Helping Children Cope with America’s Common Learning Disability

Usually seen as a problem with language skills such as reading, dyslexia is a reasonably common disability among America’s population. And since reading and writing is prevalent throughout a student’s academic years, from kindergarten to graduation, those affected with dyslexia often find themselves unable to progress through their academic success. There are many ways people and parents can help, like tweaking the learning methods to suit their needs or hiring tutors with valid credentials like the Orton-Gillingham certification. Severe cases will involve special accommodations and even extra services, although the disability impacts people in different ways throughout their lives.

It has been estimated that around 5-15 per cent of Americans, both children as well as adults, have been diagnosed with dyslexia. Neuroscientific research has opened the medical community to peek into the complex issues of the brain rather than label such children as inappropriate for learning. But even then, there are still miles of research left to set a solid foundation to help those in need.

The reason why dyslexia is a major issue is that the majority of an American’s livelihood depends on both reading and writing. If they can’t do both reasonably well, chances are they’ll be ineligible for many employment opportunities without fair consideration.

What Can Parents Do Help Their Children?

There are plenty of things that both parents and teachers can do well to help dyslexic kids get a strong footing when it comes to their education:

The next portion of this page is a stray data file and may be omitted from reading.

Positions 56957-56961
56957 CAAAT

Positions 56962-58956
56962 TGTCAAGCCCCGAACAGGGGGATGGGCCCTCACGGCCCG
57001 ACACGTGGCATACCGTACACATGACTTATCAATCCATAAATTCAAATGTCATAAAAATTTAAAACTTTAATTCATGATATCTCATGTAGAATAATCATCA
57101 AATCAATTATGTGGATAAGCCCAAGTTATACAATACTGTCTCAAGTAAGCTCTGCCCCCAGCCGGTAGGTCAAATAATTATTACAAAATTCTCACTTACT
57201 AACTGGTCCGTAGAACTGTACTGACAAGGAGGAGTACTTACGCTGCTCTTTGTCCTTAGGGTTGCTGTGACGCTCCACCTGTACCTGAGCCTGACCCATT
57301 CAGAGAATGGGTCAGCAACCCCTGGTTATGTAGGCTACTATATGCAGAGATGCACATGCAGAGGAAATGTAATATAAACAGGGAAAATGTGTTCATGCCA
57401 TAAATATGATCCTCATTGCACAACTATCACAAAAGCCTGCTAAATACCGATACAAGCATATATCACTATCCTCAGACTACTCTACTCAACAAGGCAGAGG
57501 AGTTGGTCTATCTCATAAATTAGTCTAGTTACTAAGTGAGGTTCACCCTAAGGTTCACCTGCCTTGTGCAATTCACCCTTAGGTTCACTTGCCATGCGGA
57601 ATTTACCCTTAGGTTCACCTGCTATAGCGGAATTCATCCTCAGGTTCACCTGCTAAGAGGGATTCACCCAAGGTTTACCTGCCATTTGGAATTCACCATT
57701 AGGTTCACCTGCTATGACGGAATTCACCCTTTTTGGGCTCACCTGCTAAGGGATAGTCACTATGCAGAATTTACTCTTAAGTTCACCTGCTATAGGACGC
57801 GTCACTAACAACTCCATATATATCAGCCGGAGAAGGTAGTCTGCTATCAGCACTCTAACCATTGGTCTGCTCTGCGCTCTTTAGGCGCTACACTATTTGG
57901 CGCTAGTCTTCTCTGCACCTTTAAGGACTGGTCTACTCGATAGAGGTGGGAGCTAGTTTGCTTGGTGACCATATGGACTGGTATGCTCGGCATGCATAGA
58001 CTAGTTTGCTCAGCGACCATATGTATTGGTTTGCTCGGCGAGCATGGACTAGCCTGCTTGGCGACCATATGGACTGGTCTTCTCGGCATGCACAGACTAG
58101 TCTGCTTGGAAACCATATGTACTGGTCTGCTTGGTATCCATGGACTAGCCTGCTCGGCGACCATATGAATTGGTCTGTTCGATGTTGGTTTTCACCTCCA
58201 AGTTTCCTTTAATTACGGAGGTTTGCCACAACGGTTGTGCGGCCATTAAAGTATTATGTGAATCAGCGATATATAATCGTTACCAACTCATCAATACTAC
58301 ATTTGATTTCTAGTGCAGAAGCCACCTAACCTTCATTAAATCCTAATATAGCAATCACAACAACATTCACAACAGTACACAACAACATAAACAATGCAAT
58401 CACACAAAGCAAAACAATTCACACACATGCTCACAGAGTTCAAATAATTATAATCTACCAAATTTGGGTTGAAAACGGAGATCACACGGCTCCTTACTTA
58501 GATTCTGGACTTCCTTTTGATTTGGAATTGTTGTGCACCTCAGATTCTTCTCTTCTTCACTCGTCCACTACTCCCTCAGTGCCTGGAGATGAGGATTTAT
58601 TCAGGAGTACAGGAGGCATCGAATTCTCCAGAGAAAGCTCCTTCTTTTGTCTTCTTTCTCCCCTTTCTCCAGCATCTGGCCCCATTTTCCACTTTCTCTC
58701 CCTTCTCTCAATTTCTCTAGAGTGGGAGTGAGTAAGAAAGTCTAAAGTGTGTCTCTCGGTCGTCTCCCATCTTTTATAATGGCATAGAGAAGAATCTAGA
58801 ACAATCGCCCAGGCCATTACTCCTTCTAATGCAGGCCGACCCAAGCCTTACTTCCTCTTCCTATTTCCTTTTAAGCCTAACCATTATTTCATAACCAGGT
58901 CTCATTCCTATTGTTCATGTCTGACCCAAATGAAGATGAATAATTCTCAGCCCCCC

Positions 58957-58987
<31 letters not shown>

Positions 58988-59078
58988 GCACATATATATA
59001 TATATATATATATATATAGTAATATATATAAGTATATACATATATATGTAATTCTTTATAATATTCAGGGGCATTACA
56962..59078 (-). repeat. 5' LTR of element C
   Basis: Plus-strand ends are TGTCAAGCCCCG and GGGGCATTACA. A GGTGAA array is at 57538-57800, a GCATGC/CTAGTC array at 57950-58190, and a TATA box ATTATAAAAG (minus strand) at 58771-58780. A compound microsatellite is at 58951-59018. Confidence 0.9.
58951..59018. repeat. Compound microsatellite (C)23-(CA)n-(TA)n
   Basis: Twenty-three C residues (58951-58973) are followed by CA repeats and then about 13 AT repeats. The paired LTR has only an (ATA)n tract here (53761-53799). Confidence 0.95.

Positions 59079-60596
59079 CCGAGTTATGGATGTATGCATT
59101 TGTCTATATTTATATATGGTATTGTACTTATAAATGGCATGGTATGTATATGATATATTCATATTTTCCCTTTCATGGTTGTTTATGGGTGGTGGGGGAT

1. Understand The Severity Of The Disability: Most dyslexic students have minor symptoms, whereas some are severely affected and need special care. It all depends upon the individual, and the first thing to do is to analyse the symptoms. Common symptoms are highlighted below:
  • Reading skills and level of writing falls short of what is expected of their age.
  • Cannot link sounds with meanings or symbols.
  • Has trouble writing and cannot grasp proper spelling.
  • Low self-esteem issues and lack of organisational skills.

Stressed out all the time and unable to plan or manage time.

  1. Find New Ways To Teach Them: Following the traditional teaching method is not recommended here and, in any case, may make things worse. Special arrangements may be needed to help the kids, including hiring qualified instructors with qualifications like the Orton-Gillingham certification. Teachers can help kids derive meaning through other ways like decoding or intensive comprehension. Some of the most common accommodations taken for dyslexic students include: 
  • Giving them an extra hour for tests and quizzes.
  • Preparing them a safe space to learn and work.
  • Alternating written answers with verbal wherever feasible.
  • Allowing lectures or classes to be recorded so students can watch them at their own time and pace.
  1. Getting Rid Of The Stigma: Being young, children can often feel alienated for being different. Teach them that it’s okay to be dyslexic and that many prominent figures have been diagnosed with dyslexia. Help them build their confidence and self-image by allowing them to join or participate in whatever they like, whether sports or music. Emotional support can go a long way in helping them cope and let them know that there’s nothing to fear or be ashamed of.

Audiobooks have also been found to be very effective for those who find it hard to pay attention in class. Don’t forget the magic of digital technology as tablets and computers can help bolster the learning process and make it fun too! Websites, applications, forums, communities, video games and plenty of other resources are available for free online for parents of dyslexic students to take full advantage of and help their kids.